Wave action (continuum mechanics)

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Five-day forecast of the significant wave height for the North Atlantic on November 22, 2008, by NOAA's Wavewatch III model. This wind wave model generates forecasts of wave conditions through the use of wave-action conservation and the wind-field forecasts (from weather forecasting models).[1]

In continuum mechanics, wave action refers to a conservable measure of the wave part of a motion.[2] For small-amplitude and slowly varying waves, the wave action density is:[3]

\mathcal{A} = \frac{E}{\omega_i},

where E is the intrinsic wave energy and \omega_i is the intrinsic frequency of the slowly modulated waves – intrinsic here implying: as observed in a frame of reference moving with the mean velocity of the motion.[4]

The action of a wave was introduced by Sturrock (1962) in the study of the (pseudo) energy and momentum of waves in plasmas. Whitham (1965) derived the conservation of wave action – identified as an adiabatic invariant – from an averaged Lagrangian description of slowly varying nonlinear wave trains in inhomogeneous media:

\frac{\partial}{\partial t}\mathcal{A} + \boldsymbol{\nabla} \cdot \boldsymbol{\mathcal{B}} = 0,

where \boldsymbol{\mathcal{B}} is the wave-action density flux and \boldsymbol{\nabla}\cdot\boldsymbol{\mathcal{B}} is the divergence of \boldsymbol{\mathcal{B}}. The description of waves in inhomogeneous and moving media was further elaborated by Bretherton & Garrett (1968) for the case of small-amplitude waves; they also called the quantity wave action (by which name it has been referred to subsequently). For small-amplitude waves the conservation of wave action becomes:[3][4]

\frac{\partial}{\partial t}\left( \frac{E}{\omega_i} \right) + \boldsymbol{\nabla} \cdot \left[ \left( \boldsymbol{U} + \boldsymbol{c}_g \right)\, \frac{E}{\omega_i} \right] = 0,   using   \mathcal{A} = \frac{E}{\omega_i}   and   \boldsymbol{\mathcal{B}} = \left( \boldsymbol{U} + \boldsymbol{c}_g \right) \mathcal{A},

where \boldsymbol{c}_g is the group velocity and \boldsymbol{U} the mean velocity of the inhomogeneous moving medium. While the total energy (the sum of the energies of the mean motion and of the wave motion) is conserved for a non-dissipative system, the energy of the wave motion is not conserved, since in general there can be an exchange of energy with the mean motion. However, wave action is a quantity which is conserved for the wave-part of the motion.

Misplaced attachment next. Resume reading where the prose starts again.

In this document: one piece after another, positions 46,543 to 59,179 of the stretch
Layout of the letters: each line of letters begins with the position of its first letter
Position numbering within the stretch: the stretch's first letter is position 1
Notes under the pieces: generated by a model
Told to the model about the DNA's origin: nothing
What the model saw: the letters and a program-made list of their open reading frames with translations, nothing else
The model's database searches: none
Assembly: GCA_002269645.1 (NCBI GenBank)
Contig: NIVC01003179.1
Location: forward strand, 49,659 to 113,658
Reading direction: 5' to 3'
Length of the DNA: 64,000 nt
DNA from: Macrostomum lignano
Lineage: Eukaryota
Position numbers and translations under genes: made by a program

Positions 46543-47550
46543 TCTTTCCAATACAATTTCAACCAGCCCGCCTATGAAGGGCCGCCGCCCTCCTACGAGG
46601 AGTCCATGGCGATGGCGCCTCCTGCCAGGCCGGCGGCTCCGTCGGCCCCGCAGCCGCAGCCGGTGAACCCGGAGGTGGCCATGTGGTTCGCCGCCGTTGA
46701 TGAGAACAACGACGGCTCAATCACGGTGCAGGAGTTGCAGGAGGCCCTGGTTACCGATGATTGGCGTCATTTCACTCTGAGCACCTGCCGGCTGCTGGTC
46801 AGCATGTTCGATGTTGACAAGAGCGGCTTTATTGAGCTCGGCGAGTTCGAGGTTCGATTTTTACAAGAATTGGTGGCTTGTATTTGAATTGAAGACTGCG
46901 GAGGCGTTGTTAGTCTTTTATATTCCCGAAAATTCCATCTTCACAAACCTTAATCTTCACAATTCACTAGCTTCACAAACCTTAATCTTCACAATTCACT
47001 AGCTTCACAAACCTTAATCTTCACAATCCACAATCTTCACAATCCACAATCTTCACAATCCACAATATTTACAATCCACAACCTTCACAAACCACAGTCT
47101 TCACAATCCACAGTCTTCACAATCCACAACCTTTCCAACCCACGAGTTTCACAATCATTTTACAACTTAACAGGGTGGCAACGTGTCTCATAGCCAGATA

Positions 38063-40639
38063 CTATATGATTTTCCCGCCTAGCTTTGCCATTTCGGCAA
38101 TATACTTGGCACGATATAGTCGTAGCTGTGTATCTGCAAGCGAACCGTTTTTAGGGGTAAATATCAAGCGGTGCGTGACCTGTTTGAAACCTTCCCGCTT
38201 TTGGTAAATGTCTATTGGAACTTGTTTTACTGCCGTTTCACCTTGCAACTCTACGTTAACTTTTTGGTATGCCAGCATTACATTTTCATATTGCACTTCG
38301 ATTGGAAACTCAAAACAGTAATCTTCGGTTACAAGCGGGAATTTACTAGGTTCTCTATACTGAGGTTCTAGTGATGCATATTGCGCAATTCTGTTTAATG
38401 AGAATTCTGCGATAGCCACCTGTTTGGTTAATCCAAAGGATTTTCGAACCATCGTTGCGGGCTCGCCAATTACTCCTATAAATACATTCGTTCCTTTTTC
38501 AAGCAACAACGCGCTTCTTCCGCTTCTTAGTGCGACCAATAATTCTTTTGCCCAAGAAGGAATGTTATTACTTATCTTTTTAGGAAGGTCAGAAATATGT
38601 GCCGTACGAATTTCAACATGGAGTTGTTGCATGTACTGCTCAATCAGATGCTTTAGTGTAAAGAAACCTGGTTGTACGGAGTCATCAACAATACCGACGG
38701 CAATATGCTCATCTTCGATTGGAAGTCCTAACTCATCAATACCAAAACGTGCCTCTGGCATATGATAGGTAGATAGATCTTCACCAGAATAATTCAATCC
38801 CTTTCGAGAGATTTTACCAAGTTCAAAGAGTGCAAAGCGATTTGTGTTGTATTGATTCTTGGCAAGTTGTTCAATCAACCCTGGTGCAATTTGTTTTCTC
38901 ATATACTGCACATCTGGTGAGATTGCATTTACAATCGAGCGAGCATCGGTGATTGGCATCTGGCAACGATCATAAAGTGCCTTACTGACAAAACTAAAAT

The equation for the conservation of wave action is for instance used extensively in wind wave models to forecast sea states as needed by mariners, the offshore industry and for coastal defense. Also in plasma physics and acoustics the concept of wave action is used.

The derivation of an exact wave-action equation for more general wave motion – not limited to slowly modulated waves, small-amplitude waves or (non-dissipative) conservative systems – was provided and analysed by Andrews & McIntyre (1978) using the framework of the generalised Lagrangian mean for the separation of wave and mean motion.[4]

Notes

  1. WAVEWATCH III Model, National Weather Service, NOAA, retrieved 2013-11-14<templatestyles src="Module:Citation/CS1/styles.css"></templatestyles>
  2. Andrews & McIntyre (1978)
  3. 3.0 3.1 Bretherton & Garrett (1968)
  4. 4.0 4.1 4.2 Craik (1988, pp. 98–110)

References

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  • Craik, A.D.D. (1988), Wave interactions and fluid flows, Cambridge University Press, ISBN 9780521368292<templatestyles src="Module:Citation/CS1/styles.css"></templatestyles>
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  • Whitham, G.B. (1974), Linear and nonlinear waves, Wiley-Interscience, ISBN 0-471-94090-9<templatestyles src="Module:Citation/CS1/styles.css"></templatestyles>